Something for free? In 2023? Never.
We feel the collective sigh of everyone as continue navigating the forever increasing subscription-driven digital world in which we live.
As all modern services, from entertainment platforms to software tools, vie for attention with monthly fees, businesses — not just individuals — are becoming more conscious of the list of ever-growing financial commitments. We’re no different.
For software companies like Ascend, our ability to deliver high-quality applications swiftly has become ourcompetitive advantage.
Continuous Integration and Continuous Deployment (CI/CD) have emerged as pivotal practices that enable our team to automate processes, reduce errors and accelerate delivery of software, features and fixes to the market.
In this article, we’ll dive into the world of CI/CD and discuss how we use Jenkins, a free and open-source automation server and explore how it’s revolutionised our development lifecycle.
What is CI/CD? 🤔
CI/CD is an approach to software development that emphasises automation, collaboration and iterative improvements.
It comprises two fundamental practices:
- Continuous Integration (CI): our developers integrate their code changes into a GitHub repository multiple times a day. We have a human-led code review alongside automated tests, which help detect integration issues early and ensure the codebase remains stable.
- Continuous Deployment (CD): after a successful integration, changes are automatically deployed to an environment, such as staging or production. CD aims to minimise manual interventions, reducing deployment errors and ensuring a more consistent application delivery.
Jenkins, an open-source automation server, plays a pivotal role in allowing us to realise the benefits of CI/CD. Its flexibility, extensibility and active community support make it a popular choice among developers.
Plus, it’s free.
Setting Up Jenkins 🎬
Jenkins can be installed on various platforms, we have it installed on Ubuntu. It offers traditional installation as well as for Docker containers.
Once installed, Jenkins is accessed via a web browser. The initial setup involves configuring security settings, plugins and administrative users.
Creating a CI/CD pipeline 👩💻
Creating a CI/CD pipeline in Jenkins involves a series of stages that automate the development process:
- Code checkout: The pipeline begins by fetching the latest code from the version control system, ensuring that the developer’s changes are included. This typically looks to a specific branch: we have branches named
release— for which different environments deploy to different locations.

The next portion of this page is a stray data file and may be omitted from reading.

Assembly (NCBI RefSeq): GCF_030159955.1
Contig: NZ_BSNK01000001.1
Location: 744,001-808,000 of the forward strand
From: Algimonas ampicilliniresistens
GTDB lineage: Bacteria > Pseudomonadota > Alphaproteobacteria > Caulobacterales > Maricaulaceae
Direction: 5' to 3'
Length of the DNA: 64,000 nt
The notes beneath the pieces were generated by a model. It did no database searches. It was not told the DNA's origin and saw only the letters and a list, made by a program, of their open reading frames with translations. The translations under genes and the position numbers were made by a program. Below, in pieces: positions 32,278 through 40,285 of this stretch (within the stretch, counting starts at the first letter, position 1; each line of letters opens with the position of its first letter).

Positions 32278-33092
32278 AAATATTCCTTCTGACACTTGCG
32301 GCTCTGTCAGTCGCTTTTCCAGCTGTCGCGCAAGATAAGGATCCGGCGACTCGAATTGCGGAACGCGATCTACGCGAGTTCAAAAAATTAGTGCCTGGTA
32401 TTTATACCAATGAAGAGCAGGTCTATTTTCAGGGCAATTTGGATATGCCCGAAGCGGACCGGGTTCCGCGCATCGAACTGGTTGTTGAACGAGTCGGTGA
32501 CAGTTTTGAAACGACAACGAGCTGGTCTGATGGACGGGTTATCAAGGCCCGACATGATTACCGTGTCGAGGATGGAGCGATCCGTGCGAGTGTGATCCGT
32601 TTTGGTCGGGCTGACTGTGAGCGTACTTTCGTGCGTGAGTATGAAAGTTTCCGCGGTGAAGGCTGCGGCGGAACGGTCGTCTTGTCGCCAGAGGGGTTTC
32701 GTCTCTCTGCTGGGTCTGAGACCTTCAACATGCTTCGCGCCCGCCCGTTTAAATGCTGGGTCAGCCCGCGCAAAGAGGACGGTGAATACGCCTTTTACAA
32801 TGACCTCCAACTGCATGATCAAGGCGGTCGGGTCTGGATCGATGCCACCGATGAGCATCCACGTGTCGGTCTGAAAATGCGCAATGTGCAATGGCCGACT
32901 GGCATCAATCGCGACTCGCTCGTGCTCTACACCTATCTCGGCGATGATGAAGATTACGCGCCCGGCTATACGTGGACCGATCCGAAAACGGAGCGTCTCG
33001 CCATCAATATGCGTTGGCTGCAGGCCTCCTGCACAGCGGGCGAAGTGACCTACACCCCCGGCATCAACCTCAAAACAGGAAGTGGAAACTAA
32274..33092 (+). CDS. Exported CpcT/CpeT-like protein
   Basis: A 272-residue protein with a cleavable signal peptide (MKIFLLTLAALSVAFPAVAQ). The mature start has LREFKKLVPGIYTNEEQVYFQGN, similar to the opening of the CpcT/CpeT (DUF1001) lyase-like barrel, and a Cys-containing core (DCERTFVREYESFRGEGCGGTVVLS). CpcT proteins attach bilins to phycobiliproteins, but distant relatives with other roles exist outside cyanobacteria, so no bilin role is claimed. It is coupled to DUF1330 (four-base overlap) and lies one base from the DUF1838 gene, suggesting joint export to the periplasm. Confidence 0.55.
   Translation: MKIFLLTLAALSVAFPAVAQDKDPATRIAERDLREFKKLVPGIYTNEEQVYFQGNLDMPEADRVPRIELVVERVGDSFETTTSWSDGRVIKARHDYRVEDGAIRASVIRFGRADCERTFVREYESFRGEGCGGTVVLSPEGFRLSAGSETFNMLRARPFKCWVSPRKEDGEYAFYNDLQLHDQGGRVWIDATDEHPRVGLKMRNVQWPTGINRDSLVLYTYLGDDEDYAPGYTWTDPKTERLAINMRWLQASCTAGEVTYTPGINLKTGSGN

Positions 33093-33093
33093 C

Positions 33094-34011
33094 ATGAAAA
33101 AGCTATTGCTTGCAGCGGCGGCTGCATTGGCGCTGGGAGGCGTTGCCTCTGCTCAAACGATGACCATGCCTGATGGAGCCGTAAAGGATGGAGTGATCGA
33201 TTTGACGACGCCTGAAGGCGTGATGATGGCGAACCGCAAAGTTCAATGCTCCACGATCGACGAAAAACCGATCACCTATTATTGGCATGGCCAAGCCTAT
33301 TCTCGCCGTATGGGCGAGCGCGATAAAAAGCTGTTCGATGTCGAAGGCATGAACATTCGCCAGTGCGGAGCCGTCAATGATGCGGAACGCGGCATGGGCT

- Build and test: Jenkins triggers automated build processes and runs unit tests to validate our code’s integrity. Any failures are flagged to the team for immediate attention.
- Static code analysis: Plugins integrated with Jenkins can perform static code analysis to identify coding standards violations, security vulnerabilities and potential bugs.
- Integration tests: At this stage, integration tests are executed to ensure that different components of the application work as expected.
- Deployment to staging: Once all our tests pass, Jenkins deploys the code to our staging environment, allowing stakeholders to review the changes and provide feedback before we deploy to production.
- User Acceptance Testing (UAT): If necessary, Jenkins can trigger UAT processes, where end-users validate the changes in a controlled environment. We don’t do this specifically, but it’s worth highlighting.
- Deployment to Production: After successful UAT, either through or outside of Jenkins, we move code to
releaseand the pipeline deploys our code to the production environment, completing the CI/CD cycle.
Benefits of Jenkins vs manual deployments 💪
- Automation: Jenkins automates repetitive tasks, reducing manual intervention and minimising human error.
- Faster Time-to-Market: CI/CD shortens development cycles, enabling rapid feature delivery and quicker responses to market demands.
- Simplified management: Jenkins encourages simplification by providing a centralised platform for development, testing and deployment activities.
- Reliable deployments: Automated testing and consistent deployment processes ensure reliable and predictable software version releases.
- Feedback loop: Early detection of issues through automated tests and feedback loops means our developers can address problems promptly.
Jenkins has transformed the way our software is developed, tested and deployed by opening up the CI/CD approach to our team.
As a free and open-source solution, it was a no-brainer solution for our developers to use to build efficient and reliable pipelines. Embracing Jenkins was more than just adopting a tool; it’s was about embracing a culture of automation and continuous improvement that drives our software development forward in an ever-evolving landscape.